“Questioned as implausible:” Journal retracts paper because a researcher claimed to perform a large clinical trial single-handedly

Is it possible for just one researcher to perform a clinical trial of more than 200 participants?

According to the editorial board of the European Journal of Obstetrics & Gynecology and Reproductive Biology, an Elsevier title, the answer would seem to be no. The journal has decided to retract a 2016 paper in which the author claimed to have conducted such a large trial on their own.

Here’s the notice for “Calcium versus oral contraceptive pills containing drospirenone for the treatment of mild to moderate premenstrual syndrome: A double blind randomized placebo controlled trial:”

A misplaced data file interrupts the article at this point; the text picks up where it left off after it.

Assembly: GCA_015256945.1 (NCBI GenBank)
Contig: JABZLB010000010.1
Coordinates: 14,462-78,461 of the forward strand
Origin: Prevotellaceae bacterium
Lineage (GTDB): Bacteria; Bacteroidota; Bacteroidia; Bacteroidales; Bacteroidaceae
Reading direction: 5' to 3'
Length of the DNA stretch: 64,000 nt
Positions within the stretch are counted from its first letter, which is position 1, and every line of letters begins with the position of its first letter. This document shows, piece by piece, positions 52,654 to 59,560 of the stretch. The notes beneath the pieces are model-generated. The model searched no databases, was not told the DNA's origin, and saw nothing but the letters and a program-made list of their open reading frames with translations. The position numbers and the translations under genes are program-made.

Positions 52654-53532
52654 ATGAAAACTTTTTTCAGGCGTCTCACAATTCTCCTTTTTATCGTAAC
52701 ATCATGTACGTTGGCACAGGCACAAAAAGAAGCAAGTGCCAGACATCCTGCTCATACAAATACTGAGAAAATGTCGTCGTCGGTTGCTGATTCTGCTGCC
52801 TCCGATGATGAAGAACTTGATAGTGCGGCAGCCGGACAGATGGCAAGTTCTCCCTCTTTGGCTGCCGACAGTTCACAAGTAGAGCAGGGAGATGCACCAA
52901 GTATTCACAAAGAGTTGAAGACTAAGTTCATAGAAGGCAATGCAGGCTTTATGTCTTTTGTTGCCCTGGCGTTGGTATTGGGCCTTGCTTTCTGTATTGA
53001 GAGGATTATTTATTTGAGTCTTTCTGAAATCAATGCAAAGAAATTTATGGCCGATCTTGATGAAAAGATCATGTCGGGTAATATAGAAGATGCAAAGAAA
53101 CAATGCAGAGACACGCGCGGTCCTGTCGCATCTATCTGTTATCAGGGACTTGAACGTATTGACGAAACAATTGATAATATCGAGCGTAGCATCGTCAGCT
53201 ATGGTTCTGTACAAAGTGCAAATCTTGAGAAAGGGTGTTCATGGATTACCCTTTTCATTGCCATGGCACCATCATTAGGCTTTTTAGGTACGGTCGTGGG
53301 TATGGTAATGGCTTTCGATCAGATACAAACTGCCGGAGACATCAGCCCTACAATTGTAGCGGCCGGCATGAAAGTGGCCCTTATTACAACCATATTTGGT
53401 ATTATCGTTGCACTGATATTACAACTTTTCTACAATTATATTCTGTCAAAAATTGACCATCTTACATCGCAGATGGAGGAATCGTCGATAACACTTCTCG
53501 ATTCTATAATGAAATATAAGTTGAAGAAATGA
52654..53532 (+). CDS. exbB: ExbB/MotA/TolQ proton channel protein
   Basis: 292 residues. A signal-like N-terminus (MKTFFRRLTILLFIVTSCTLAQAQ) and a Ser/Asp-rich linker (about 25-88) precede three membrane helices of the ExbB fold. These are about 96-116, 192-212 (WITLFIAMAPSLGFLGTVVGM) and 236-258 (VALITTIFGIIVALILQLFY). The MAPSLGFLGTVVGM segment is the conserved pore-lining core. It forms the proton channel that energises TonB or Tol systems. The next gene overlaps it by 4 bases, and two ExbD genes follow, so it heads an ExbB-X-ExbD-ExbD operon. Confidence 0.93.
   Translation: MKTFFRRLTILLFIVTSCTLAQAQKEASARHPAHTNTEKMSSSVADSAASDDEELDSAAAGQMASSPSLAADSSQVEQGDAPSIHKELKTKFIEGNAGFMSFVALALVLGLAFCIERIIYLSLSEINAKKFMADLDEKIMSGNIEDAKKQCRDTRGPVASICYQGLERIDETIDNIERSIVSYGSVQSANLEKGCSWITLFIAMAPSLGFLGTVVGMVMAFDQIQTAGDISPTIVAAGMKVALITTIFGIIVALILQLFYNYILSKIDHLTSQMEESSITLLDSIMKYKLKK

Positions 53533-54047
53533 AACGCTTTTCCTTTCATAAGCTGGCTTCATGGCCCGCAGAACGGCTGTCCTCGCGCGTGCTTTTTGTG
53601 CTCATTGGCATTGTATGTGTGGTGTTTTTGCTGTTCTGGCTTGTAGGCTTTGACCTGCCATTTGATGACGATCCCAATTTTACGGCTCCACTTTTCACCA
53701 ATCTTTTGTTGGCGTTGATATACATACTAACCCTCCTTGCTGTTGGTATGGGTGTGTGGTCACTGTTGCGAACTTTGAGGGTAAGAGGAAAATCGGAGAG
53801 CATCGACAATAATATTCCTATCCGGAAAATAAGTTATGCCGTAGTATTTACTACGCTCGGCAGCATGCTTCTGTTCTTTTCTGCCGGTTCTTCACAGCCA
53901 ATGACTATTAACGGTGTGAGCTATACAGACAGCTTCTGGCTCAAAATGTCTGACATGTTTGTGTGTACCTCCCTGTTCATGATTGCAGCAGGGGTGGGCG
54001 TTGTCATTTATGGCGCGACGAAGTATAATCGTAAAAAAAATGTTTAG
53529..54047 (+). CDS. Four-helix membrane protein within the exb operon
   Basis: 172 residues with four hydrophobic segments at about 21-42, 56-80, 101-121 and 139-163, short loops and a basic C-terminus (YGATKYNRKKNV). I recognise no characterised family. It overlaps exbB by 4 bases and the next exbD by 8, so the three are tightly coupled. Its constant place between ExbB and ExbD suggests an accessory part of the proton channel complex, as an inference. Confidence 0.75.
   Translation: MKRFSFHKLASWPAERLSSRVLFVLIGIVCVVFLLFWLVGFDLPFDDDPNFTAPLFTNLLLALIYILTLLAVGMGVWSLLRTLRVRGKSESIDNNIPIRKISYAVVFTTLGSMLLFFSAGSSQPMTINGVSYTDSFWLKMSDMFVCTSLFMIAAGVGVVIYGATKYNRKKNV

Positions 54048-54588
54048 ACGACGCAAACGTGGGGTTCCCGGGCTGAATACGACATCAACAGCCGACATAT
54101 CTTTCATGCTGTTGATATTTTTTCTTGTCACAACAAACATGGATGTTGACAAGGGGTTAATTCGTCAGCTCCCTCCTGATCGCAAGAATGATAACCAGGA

This article has been retracted at the request of the Editorial Board for the following reason: This single-author publication which reports the conducting of a large 3-arm randomised controlled trial, with no missing data from 210 recruited patients, has been questioned as implausible. The authors have been unable to provide supporting documents to provide an explanation.

The paper, by Nesreen Shehata of Beni-Suef University in Egypt, has been cited eight times, according to Clarivate Analytics’ Web of Science.

‘A complete waste of time and effort with them’

“Soooo disappointed,” Shehata told Retraction Watch, saying that Elsevier sent an email about the impending retraction on May 15 but did not respond to a follow-up email: